The example that I have is from South Africa. Chartered accountants here abbreviate their titles in emails to:


This is meant to abbreviate "Chartered Accountant (South Africa)". I feel, however, that this may be a mistake that is propagated by a precedent set by other accountants.

Is it not more correct to use a space?


Orthographically, this seems more consistent to me.


There is no question about spaces in the original phrase: "Chartered Accountant (South Africa)". Instead, the question is about whether parentheses need spaces when the whole phrase is abbreviated.


The general question is: How does a bracket, preceded by a space, compile to an abbreviation? When the phrase in question refers to a named entity it seems like common courtesy is to use whichever style the entity itself prefers.

  • 2
    Does it really matter? And if so, why?
    – BillJ
    Oct 19, 2018 at 16:21
  • I am not sure what constitutes whether something matters, but I prefer there to be a correct way, even if multiple options are correct.
    – mikorym
    Oct 20, 2018 at 17:09
  • But from functional point of view, all South African accountants sign their emails with "CA(SA)" so it is a abbreviation in common circulation. Commonly used language usually appears in style guides with recommendations; however, in this case I have not seen any linguistic recommendations. Specifically, I am curious about how a phrase containing parentheses compiles to an abbreviation.
    – mikorym
    Oct 20, 2018 at 17:16
  • Possible duplicate of Do parentheses need spaces either side? Oct 20, 2018 at 17:26
  • The difference here is that the whole of "CA(SA)" / "CA (SA)" is an abbreviation. However, your link does explain why I prefer there to always be spaces before an opening parenthesis.
    – mikorym
    Oct 20, 2018 at 17:30

2 Answers 2


Since the parenthetical part is inalienable from the non-parenthetical part when written out in full, the abbreviation without space is correct, in the sense of what conveys the most accurate impression to a native English reader.

The alternative that separates the parenthetical with a space, CA (SA), makes it appear to have two parts, the second being optional. Since the parenthetical is a non-optional part of the professional designation, the presence of a space gives the wrong impression.

Parentheses in an abbreviation do look odd to some English speakers, and a reasonable alternative would be CASA; however, that much of a rewrite of the profession’s own chosen abbreviation of their designation feels like a clear overreach by native English outsiders.

Hence, CA(SA) conveys the most accurate understanding of what it abbreviates: an abbreviated proper name with a parenthetical that is an integral part of the designation.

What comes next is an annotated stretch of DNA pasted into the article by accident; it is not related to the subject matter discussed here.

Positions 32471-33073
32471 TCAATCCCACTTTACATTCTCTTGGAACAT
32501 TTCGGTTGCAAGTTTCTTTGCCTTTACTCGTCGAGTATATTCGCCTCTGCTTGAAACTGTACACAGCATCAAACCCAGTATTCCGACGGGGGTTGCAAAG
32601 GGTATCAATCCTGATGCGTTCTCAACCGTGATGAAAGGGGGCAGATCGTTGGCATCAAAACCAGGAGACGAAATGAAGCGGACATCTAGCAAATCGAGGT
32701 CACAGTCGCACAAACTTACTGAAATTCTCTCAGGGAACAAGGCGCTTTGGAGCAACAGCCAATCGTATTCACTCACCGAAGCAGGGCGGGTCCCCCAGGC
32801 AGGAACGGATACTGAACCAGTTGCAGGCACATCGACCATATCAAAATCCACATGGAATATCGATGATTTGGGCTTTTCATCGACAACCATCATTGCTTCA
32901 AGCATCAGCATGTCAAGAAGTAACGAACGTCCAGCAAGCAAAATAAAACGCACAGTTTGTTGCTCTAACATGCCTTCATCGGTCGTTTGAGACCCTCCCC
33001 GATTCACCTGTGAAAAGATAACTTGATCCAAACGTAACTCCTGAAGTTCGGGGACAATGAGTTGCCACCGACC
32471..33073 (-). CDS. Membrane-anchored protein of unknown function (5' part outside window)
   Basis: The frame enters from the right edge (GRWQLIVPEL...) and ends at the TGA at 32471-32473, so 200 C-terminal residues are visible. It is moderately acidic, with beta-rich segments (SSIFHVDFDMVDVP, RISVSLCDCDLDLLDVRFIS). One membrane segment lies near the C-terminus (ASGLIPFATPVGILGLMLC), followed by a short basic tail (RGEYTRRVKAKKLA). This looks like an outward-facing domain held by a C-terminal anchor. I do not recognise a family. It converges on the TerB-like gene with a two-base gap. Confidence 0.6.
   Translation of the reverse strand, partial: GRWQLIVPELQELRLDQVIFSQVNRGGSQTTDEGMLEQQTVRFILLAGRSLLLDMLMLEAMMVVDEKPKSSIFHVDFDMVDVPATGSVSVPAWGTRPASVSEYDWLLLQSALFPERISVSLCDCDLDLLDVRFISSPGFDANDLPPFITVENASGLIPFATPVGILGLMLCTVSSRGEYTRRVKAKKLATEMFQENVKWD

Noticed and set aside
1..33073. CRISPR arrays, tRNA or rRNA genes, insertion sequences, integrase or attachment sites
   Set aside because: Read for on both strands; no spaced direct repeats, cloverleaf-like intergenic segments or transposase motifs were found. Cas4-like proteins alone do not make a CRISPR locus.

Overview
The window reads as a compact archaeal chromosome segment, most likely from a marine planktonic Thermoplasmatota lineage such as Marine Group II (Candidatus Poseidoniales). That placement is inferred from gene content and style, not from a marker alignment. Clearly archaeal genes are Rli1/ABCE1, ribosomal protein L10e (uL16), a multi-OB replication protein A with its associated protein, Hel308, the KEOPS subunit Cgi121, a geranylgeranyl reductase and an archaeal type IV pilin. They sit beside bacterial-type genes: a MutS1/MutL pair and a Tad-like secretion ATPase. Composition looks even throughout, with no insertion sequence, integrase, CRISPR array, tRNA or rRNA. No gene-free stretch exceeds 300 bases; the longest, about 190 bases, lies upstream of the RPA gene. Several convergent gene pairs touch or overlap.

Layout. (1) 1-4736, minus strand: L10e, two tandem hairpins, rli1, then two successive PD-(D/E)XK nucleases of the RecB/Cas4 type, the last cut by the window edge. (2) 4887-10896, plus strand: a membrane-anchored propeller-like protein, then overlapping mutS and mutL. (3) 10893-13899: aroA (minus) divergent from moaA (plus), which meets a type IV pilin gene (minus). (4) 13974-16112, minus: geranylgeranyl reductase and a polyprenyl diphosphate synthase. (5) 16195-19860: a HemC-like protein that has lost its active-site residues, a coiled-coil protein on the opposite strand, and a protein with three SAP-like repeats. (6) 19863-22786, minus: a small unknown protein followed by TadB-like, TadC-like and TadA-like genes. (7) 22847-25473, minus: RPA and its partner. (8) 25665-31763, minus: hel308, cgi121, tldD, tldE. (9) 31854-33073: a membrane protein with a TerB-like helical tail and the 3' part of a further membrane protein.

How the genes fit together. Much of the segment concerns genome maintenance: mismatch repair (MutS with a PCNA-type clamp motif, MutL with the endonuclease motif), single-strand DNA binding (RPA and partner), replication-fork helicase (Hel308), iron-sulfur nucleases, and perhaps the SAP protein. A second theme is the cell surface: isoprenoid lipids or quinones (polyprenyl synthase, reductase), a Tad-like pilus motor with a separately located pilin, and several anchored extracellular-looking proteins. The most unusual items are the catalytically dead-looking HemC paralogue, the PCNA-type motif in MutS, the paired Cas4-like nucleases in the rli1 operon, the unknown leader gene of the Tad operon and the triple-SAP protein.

(It’s worth noting that I am including South Africa when I mention native English speakers above.)

  • 1
    Thanks. Your argument about the appearance of something being optional is, I think, an overriding consideration. Abbreviations are perhaps inherently exactly about impressions to the reader.
    – mikorym
    Jan 8, 2020 at 13:58

The first thing to consider is that we all have a right to our name, and second we need to understand the original concept and needs of the users.

While I was at university, a student living next door had his name changed by deed poll to 'Dill the dog'. This was his right, and if I had told he was wrong then I would have been in the wrong.

Chartered accountants deal with a lot of data, which often ends up being squeezed into innumerable tables, so they have a tendency to choose concise acronyms and titling.

I cannot access the SAICA page at the moment, but I can see that the Wikipedia page uses CA(SA) and the plural CAs(SA), and that it is used to express their qualification of chartered accountant. Wikipedia

  • 1
    Thanks for your input. I understand that when referring to a name, correctness is more subtle. But in general, are there style guidelines for a phrase that contains parentheses?
    – mikorym
    Oct 20, 2018 at 17:17
  • 1
    @mikorym There are so many different style guidelines for different publications that that is an impossible Q. to answer. As regards comments about a space before the brackets, if you followed that to its logical conclusion, you would have to write "C A (S A)" because there are spaces between all the words in the original. Why put spaces before the brackets, but not before the individual word contractions?
    – TrevorD
    Apr 21, 2019 at 13:38

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